And saved me thousands of dollars at the salon.

By Liz Steelman
Updated June 29, 2017
Abrams Books

“Great hair” was never a problem when I was a child. Every couple of months, I would sit in the chair while my family’s hairdresser clipped away and would eventually remark how beautiful, silky, and thick my hair was. For as long as I could remember, all I had to do was brush it and it would look respectable.

But then puberty hit. My straight, voluminous locks inherited a signature kink. Some parts took a wave, other places hung in ringlets. From whom I inherited this trait? I do not know to this day, as I’m the only person in my family with any type of curl.

This texture was new and different, and, frankly, unwelcome. I coped with it by ignoring it—either by pulling it back or doing a half-up, half-down ‘do. I always wondered why my classmates had better hair than me and thought it must be attributed to a much more expensive shampoo than the Suave my family bought.

This worked until high school, when I realized that, no, it probably wasn’t shampoo—I probably just wasn’t as lucky as those girls whose hair would air-dry silky straight. Blow-drying was out of the question, A) because I never woke up more than 20 minutes before I had to be out the door and B) it seemed that all the blow dryer did was make my hair poof up into a dry, but frizzy mess.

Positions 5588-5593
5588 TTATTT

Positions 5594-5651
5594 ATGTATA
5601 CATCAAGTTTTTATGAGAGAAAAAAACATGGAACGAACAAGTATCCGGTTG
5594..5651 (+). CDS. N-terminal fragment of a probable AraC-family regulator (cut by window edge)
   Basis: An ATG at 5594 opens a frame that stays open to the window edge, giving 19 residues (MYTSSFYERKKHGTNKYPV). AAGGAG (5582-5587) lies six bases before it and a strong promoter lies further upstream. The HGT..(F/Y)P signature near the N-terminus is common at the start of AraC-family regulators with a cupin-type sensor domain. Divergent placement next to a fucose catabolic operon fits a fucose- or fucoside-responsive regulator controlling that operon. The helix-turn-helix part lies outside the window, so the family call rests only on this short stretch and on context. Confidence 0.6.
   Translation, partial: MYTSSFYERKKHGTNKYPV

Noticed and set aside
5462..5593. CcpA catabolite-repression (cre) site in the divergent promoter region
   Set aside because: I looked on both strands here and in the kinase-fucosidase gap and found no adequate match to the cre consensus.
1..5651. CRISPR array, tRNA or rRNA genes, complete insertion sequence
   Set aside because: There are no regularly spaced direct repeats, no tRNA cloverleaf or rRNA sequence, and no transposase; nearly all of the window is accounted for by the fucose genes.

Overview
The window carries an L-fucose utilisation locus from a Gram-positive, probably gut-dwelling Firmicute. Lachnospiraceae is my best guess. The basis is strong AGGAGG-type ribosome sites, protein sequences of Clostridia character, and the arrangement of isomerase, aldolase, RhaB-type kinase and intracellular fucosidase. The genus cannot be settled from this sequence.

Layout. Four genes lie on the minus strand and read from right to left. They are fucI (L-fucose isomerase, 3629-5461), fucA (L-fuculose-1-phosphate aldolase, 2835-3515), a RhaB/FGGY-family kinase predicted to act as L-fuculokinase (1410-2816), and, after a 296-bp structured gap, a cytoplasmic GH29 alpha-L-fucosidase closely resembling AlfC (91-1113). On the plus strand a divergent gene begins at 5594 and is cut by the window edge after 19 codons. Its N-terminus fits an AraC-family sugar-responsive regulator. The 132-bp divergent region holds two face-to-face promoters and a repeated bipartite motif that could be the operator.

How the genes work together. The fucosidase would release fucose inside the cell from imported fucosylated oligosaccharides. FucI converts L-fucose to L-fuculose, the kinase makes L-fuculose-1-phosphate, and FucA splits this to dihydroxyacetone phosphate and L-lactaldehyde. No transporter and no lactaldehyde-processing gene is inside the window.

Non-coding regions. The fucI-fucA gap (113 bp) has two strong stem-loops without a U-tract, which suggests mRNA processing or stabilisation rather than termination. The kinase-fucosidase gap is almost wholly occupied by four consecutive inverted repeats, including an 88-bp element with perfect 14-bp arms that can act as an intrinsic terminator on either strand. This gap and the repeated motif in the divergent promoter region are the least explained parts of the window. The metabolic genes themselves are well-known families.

So I learned to embrace my curls—scrunching tons of mousse into my hair over the years until I looked like Jennifer Grey in Dirty Dancing. Maybe it wasn’t the “great hair” I wanted but it was “good hair.” It fit my personality and served me well for all of high school and college.

But then I moved to New York, and the glory days ended—my once impressive Baby curls were demoted to waves. As someone who recently graduated from journalism school, I did my due diligence and checked with my fellow curly-haired Midwest-transplants—same thing. It might have been the stress of making it that deflated our curls, but it was probably the water. I was back to square one in the fight for “great hair” in an environment that valued it way, way more than my local middle school ever did.

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Unlike at age 12, I was a little more image-obsessed at 24 and knew ponytails wouldn’t cut it in a city (and industry) where people were obsessed with the “great hair.” But hair was something beyond genetics—these women were doing something I wasn’t. I soon learned the trick was mostly pouring out hundreds of dollars a month on trips to the salon for a sweet, sweet blow-out. I didn’t have that type of cash, so I did some research on how I could do it myself.

The first stop to “great hair” was a copy of Drybar Guide to Good Hair for All (To buy: $17; Within the first couple of pages I had zeroed in on my problem: Sectioning. Everything changed once I learned there was life beyond just aiming the nozzle at my head and hoping for the best. The front started to look like I finally could have the “great hair”—but I found it hard to replicate in the back without a third hand.

To Amazon, I thought, and typed in “blow dryer mount,” not knowing if it was a thing. To my very happy surprise, it totally was! I added it to my cart and within two days (thanks, Prime!) my blow dryer was hung above my head in my bathroom wall (Hands-free hair dryer holder; $30; It worked. After 12 years, the “great hair” was finally mine.